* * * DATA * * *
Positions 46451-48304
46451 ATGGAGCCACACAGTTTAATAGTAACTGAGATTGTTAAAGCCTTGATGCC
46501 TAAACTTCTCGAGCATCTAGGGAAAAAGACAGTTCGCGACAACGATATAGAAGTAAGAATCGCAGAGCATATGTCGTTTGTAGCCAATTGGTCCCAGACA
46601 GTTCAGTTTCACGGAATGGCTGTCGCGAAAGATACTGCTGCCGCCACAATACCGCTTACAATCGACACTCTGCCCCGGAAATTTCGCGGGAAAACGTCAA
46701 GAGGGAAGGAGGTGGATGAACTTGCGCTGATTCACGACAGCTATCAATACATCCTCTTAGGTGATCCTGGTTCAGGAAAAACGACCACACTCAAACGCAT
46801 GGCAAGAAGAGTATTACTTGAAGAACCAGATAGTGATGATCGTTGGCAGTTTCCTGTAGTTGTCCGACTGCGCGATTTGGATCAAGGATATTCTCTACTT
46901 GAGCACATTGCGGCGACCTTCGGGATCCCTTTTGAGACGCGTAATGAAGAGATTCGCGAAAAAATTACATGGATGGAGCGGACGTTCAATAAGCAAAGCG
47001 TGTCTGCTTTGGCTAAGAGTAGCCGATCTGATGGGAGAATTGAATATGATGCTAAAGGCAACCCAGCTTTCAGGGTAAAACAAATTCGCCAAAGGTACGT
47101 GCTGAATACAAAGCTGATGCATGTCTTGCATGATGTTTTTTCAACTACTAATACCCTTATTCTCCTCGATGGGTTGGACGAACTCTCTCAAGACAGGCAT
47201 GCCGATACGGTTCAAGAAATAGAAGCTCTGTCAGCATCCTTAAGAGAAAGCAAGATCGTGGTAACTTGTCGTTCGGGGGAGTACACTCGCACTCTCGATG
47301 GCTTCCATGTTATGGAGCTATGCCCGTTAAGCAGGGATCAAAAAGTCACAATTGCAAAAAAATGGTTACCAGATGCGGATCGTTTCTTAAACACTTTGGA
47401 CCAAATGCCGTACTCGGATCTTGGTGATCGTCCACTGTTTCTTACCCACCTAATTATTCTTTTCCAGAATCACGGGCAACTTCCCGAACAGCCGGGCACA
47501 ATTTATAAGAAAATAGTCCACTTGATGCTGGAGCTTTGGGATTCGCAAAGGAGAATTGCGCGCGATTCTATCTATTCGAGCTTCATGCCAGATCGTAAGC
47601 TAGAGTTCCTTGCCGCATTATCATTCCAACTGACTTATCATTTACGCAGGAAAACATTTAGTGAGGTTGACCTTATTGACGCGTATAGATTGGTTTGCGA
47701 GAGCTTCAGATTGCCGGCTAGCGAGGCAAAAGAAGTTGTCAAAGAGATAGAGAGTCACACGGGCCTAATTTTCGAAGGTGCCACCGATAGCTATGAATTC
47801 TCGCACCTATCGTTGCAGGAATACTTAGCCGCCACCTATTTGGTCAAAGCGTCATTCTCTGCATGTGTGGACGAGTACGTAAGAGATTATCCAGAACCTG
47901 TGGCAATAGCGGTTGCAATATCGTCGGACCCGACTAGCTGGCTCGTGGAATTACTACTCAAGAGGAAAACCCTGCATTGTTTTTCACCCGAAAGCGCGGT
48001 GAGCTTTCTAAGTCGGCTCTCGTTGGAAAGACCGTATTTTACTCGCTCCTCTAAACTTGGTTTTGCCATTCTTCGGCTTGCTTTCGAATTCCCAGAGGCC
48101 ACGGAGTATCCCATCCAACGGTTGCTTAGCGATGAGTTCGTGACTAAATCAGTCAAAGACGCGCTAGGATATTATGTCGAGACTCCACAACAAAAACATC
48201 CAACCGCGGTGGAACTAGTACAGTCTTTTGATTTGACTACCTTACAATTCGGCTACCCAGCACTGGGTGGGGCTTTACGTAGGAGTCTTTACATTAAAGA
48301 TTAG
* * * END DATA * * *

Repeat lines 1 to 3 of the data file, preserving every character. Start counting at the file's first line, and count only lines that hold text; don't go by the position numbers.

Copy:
Positions 46451-48304
46451 ATGGAGCCACACAGTTTAATAGTAACTGAGATTGTTAAAGCCTTGATGCC
46501 TAAACTTCTCGAGCATCTAGGGAAAAAGACAGTTCGCGACAACGATATAGAAGTAAGAATCGCAGAGCATATGTCGTTTGTAGCCAATTGGTCCCAGACA